LSD is a 5 hydroxy triptamine (5HT), also known as serotonin, antagonist.

How might that account for the manner in which it alters consciousness?

Start by knowing what serotonin (5HT) does as a neurotransmitter.

A neurotransmitter can do one of two things after it crosses the synapse and attaches to the binding site of the target nerve cell.

Some neurotransmitters are excitatory. They tell the other nerve to get more active and send more signals.

Other neurotransmitters are inhibitory. They tell the other nerve to calm down and take the signals down a notch.

Serotonin is inhibitory. Serotonin is used to quell the action within the network.

As soon as the signal gets sent, the nerve cell that put out the 5HT sucks back up excess serotonin still left out in the synapse.

Selective serotonin reuptake inhibitors (SSRIs) are antidepressant pharmaceuticals that diminish the reuptake of serotonin from the synapses.

LSD is a different kind of pharmaceutical.

LSD is a serotonin antagonist.

LDD is a perfect fit for the serotonin binding site on the receiving end of a synapse.

Foreign chemicals that are capable of fitting perfectly into the receptor site on the other side of a synapse are either agonists or antagonist.

An agonist actually stimulates the receptor site, telling the other nerve to either get excited or calm down, depending on the neurotransmitter.

If LSD were a serotonin AGONIST, it would be continuously telling the next nerve to calm down.

As a serotonin ANTAGONIST, LSD prevents the other nerve from ever getting the message to calm down.

Our bodies don't have an enzyme to get the LSD off the synaptic binding site, as we do for serotonin, so LSD stays there for hours and hours.

Preventing the receiving nerve from getting the message to calm down.

FOR SIXTEEN FREAKING HOURS, HOLY SHIT...

So, lay of the LSD, people!


----------------------------------------------------------------------------------

Swan wrote:
sealover wrote:
Evolutionary Biology and the Endosymbiotic Theory of Consciousness.

To understand how we can use the technology of applied biogeochemistry to address climate change and ocean "acidification", it is useful to understand a few things about evolutionary biology.

Bacteria once used transformation of carbon dioxide into methane to create an atmosphere in which methane was present at double digit percentage (parts per hundred) concentrations, rather than the 1.7 parts per MILLION that it is today.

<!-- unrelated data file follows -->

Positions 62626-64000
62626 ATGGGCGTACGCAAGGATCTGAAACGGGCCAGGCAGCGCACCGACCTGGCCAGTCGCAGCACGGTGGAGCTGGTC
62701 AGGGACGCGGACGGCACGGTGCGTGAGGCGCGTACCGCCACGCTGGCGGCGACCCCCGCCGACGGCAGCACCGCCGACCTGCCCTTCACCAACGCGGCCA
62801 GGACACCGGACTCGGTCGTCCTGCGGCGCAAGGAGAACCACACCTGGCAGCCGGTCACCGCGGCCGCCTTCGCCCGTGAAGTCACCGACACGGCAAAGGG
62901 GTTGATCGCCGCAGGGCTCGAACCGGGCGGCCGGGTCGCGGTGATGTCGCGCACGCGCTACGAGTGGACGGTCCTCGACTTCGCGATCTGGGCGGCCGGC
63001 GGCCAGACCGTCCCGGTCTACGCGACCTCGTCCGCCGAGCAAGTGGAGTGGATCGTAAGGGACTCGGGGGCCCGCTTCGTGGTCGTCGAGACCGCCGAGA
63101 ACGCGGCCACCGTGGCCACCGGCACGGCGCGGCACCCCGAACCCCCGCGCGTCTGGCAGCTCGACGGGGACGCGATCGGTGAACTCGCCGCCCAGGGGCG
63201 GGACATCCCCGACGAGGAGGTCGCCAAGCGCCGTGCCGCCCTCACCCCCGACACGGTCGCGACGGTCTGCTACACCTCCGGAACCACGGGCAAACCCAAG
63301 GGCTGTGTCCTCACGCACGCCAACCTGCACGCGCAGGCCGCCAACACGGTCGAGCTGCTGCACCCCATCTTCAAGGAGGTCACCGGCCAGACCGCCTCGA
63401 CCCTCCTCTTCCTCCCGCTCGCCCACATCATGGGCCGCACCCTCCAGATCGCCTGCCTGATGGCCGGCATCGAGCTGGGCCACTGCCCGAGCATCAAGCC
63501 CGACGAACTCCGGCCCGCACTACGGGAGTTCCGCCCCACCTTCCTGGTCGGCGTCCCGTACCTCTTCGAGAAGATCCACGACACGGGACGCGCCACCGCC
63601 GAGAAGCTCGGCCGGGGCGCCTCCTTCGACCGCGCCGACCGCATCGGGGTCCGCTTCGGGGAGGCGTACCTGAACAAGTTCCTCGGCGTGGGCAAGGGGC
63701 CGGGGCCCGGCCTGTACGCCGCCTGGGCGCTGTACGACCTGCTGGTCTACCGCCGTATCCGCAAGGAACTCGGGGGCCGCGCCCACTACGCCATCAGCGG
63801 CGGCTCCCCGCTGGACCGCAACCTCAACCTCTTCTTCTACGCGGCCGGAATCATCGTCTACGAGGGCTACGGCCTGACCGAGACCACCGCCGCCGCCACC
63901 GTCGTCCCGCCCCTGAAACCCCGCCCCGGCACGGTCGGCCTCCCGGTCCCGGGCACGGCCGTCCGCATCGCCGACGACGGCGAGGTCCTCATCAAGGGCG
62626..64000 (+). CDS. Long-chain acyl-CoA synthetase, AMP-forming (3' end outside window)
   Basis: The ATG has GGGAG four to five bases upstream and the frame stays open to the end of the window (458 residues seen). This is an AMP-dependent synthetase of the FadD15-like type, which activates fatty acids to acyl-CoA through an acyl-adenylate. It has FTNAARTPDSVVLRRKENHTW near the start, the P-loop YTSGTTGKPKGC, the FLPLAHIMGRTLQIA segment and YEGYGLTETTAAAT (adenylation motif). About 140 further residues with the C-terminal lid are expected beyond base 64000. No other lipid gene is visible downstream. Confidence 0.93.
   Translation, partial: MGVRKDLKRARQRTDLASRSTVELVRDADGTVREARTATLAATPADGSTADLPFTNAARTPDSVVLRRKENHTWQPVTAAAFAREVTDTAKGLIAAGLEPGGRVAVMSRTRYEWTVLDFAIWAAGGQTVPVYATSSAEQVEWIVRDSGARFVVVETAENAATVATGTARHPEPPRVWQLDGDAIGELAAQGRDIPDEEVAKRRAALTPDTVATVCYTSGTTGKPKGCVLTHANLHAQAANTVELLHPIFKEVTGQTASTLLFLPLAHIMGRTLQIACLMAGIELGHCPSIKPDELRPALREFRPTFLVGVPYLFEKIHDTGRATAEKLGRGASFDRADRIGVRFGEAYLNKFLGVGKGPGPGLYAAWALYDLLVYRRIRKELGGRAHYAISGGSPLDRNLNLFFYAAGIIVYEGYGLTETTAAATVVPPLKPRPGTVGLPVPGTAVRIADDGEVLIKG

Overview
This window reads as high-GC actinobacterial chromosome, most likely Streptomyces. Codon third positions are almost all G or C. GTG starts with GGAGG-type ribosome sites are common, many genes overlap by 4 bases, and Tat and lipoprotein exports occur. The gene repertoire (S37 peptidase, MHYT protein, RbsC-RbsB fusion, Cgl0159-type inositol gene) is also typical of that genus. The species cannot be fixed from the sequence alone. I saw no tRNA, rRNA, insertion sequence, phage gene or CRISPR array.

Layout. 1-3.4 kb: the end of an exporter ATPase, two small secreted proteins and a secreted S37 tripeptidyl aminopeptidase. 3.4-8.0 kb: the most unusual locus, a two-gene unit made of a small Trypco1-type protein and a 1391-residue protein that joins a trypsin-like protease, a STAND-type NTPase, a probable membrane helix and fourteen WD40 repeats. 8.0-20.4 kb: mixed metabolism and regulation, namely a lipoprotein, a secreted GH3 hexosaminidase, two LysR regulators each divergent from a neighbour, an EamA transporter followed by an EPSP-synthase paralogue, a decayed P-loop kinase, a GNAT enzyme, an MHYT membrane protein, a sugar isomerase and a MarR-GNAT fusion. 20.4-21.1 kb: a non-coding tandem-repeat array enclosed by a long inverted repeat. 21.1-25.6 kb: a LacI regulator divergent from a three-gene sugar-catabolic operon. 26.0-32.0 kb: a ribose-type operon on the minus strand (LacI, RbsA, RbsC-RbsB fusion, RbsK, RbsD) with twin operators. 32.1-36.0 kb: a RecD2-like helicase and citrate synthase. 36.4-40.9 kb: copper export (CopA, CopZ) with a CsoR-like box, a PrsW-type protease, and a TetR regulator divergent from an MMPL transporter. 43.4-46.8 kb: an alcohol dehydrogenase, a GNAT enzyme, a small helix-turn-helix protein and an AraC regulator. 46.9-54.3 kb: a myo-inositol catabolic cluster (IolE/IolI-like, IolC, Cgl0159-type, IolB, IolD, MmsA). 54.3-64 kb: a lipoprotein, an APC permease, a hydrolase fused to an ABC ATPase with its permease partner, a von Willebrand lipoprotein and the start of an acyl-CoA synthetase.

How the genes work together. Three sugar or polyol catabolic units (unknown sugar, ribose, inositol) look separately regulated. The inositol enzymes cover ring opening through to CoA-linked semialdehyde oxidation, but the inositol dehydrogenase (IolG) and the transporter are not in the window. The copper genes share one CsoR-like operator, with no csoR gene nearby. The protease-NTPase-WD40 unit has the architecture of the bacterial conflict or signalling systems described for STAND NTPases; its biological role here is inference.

Bacteria today can transform methane into carbon dioxide, reducing the global warming potential of the greenhouse gas twenty fold.

The evolution of endosymbiosis, such as the mitochondria that allow an otherwise anaerobic organism to utilize oxygen as oxidant, can be applied as technology for organisms to combine their efforts in symbiosis to remove greenhouse gases from the atmosphere.

Understanding of evolutionary biology can help us understand how to be better stewards of the Earth.

It can also help us understand ourselves and what we really are.

The endosymbiotic theory of consciousness.

Every human body is a pair of conjoined twins, each twin having its own separate brain.

One twin lives entirely inside of the other. Distinct tissue types.

One twin has striated muscle tissue, controlled by the cerebrum. The skeletal muscles are under conscious control by the twin with the 5 senses to interact with the outside world. These muscles use a different neurotransmitter than the other brain to be sure the signals never get crossed.

The other twin has smooth muscle tissue, controlled by the brain stem. The smooth muscles are under unconscious control by the twin with the 200 senses to interact with the inside world. These muscles use a different neurotransmitter than the other brain to be sure the signals never get crossed.

One twin controls the central nervous system with its cerebral brain. This runs down the middle of the spine.

One twin controls the autonomic nervous system with its brainstem. This runs down two parallel tracks away from the spine, deeper in the body. Use of different neurotransmitters prevents them from accidentally interfering with each other.

But aren't conjoined twins IDENTICAL?